Deepcut investigation criticised in new report

The Surrey Police investigation into the deaths of recruits at the Deepcut army barracks has been criticised by another police force.

Devon and Cornwall Police’s report into the deaths for four recruits at the barracks concluded that Surrey Police narrowed the focus of the inquiry by concentrating too much on suicide as the most likely outcome.

The report also said that the investigation lacked focus, was overly complex and was poorly led. Devon and Cornwall Police said that, initially, national guidelines designed to aid the gathering of information and evidence were not followed and even identified difficulty in establishing who exactly was in charge of the inquiry.

Privates Sean Benton, James Collinson, Cheryl James and Geoff Gray all died from gunshot wounds at Deepcut barracks in Surrey between 1995 and 2002.

Although the official explanation for the deaths was suicide, some of the recruits’ families believed that they had been murdered.

Surrey Police launched a second inquiry into the deaths, following the two most recent fatalities – of Privates Gray and Collinson in 2001 and 2002 – which fuelled further speculation about the earlier deaths. It concluded that all four deaths were suicides and, in 2003, it was announced that no one would face prosecution.

The inquiry by Devon and Cornwall Police was prompted by the concerns of the families about the original investigation.

The summary, published on Friday suggested that the main problem with Surrey Police’s investigation was the “mindset” of the investigators, who, it said, appeared to believe all the deaths were suicides. “This mindset may have limited their focus and their use of some principles contained within the Murder Investigation Manual, which are designed to aid the gathering of information and evidence.”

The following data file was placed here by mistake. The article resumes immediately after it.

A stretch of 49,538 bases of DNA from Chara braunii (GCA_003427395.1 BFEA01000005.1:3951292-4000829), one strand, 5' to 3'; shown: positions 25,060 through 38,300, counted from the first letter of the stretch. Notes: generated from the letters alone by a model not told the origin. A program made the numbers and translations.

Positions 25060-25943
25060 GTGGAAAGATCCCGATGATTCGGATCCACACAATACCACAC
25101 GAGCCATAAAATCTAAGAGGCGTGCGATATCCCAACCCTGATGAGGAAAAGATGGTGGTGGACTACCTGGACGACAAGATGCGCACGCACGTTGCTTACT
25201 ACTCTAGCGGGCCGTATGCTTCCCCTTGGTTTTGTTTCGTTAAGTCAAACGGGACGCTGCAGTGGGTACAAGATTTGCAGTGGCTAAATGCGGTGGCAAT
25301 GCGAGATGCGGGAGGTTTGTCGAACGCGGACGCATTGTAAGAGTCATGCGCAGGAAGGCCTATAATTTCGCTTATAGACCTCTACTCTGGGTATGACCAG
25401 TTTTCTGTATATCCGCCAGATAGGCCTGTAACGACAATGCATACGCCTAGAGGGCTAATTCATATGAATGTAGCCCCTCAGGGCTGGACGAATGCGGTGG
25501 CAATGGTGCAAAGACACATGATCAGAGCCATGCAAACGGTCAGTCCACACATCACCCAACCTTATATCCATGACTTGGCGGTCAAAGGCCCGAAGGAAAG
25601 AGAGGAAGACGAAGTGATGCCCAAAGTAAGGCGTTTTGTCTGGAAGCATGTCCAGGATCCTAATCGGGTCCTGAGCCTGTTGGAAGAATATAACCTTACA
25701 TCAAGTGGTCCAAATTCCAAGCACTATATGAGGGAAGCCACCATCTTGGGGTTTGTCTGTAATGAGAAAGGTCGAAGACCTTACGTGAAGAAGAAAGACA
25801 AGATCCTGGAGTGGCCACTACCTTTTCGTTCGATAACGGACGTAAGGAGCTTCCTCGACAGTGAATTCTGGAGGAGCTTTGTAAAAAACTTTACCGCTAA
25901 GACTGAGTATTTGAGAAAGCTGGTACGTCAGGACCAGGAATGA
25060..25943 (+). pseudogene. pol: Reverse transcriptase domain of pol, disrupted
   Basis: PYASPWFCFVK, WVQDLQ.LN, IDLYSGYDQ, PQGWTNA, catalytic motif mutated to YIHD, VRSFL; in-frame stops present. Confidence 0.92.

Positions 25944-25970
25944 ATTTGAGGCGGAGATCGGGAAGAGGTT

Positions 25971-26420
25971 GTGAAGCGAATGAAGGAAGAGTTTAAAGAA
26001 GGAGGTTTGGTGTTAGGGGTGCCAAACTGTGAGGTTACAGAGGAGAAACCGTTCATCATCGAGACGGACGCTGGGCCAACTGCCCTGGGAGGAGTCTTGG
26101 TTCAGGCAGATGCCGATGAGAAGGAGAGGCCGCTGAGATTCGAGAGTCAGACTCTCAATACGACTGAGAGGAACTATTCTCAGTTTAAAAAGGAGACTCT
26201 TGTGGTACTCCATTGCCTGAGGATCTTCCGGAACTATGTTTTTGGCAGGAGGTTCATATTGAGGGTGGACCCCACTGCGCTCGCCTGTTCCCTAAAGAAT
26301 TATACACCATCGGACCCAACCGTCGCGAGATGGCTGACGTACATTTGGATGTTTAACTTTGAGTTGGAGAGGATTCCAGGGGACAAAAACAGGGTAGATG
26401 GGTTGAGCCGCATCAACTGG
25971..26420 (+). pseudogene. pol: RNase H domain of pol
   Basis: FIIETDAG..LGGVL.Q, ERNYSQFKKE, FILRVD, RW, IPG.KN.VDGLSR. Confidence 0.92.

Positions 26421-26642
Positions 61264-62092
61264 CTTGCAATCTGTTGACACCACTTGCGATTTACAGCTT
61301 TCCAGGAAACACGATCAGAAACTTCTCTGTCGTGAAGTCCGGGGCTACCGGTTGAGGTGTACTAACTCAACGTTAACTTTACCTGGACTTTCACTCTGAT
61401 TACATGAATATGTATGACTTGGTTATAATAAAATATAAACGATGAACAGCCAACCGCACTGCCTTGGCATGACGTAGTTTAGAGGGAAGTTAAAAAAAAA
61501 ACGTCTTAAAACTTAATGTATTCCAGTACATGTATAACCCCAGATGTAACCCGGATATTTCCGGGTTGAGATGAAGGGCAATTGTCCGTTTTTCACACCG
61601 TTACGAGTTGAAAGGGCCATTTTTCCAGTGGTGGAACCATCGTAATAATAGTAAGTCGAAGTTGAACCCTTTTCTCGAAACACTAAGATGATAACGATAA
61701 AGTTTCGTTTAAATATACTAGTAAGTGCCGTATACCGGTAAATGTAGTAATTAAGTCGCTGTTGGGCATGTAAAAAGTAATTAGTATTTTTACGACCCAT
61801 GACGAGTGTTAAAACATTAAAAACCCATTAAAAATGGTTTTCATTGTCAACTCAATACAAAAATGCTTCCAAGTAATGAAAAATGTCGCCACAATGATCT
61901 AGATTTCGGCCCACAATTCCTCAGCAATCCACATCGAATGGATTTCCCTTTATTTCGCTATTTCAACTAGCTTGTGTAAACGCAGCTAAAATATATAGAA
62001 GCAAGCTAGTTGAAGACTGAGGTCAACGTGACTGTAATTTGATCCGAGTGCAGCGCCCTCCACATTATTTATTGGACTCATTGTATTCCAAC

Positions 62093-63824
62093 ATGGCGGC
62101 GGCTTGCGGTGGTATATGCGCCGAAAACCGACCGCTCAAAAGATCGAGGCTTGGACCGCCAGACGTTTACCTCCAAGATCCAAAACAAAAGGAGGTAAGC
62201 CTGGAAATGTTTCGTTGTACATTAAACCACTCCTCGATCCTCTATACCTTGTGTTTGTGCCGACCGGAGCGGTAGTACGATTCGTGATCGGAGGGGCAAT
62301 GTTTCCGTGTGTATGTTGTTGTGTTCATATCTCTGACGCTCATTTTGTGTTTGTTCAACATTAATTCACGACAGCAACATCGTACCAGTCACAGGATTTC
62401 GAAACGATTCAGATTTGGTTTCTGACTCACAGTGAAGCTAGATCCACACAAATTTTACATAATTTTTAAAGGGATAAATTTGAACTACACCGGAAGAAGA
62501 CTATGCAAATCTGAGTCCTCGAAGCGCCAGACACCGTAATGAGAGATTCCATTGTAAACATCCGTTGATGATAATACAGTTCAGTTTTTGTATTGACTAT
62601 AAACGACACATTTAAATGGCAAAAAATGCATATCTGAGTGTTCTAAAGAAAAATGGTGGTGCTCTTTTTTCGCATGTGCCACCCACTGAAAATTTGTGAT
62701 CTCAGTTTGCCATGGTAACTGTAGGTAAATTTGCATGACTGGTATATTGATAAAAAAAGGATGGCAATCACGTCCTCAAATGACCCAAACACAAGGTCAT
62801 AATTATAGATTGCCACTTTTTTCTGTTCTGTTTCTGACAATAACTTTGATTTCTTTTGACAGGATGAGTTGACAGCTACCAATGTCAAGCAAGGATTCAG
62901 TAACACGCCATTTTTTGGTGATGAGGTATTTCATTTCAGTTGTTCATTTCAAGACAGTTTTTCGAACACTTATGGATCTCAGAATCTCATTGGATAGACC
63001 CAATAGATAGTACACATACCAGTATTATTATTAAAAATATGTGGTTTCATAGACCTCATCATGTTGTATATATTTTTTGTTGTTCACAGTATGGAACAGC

The report also noted that Private Gray’s father, also called Geoff, had obtained documents from the Ministry of Defence, under the Freedom of Information Act, which appeared to show that Surrey Police had ‘pre-judged’ the outcome of the re-investigation as suicide.

However, the report said: “Surrey Police subsequently decided that no work should be undertaken by the Devon and Cornwall Constabulary review into these new documents.”

Mr Gray said that the new report had shown the original investigation to be a “farce”. He told BBC Radio 4’s ‘Today’ programme: “Surrey Police are trying to play down all of this, but the moment they say there is a problem with mindset that sparks concern in my mind.”

Mr Gray also reiterated calls for a public inquiry into the deaths.

Deputy Chief Constable of Surrey Police, Brian Moore, said: “The bottom line is that after an intensive two-year review of our re-investigation Devon & Cornwall Constabulary has assured us that they did not find any new lines of inquiry or evidence that we have missed.

“In the light of the findings of the Devon & Cornwall review, and subject to any new and compelling evidence coming to light, we must conclude that the Surrey Police re-investigations into the deaths of the four soldiers at the Deepcut Barracks are safe and sound.

“Despite the scale of the investigation, no evidence has come to light so far to indicate any prospect of a prosecution directly related to these deaths. Indeed there is no evidence that we have been able to find that leads us to believe that any of these soldiers died as a result of homicide.

“We are still awaiting the outcome of the Nicholas Blake review, the James Collinson inquest and the IPCC investigation. However, unless any compelling new evidence comes to light as a result of these outstanding legal procedures then the Surrey Police re-investigation is now at an end.”


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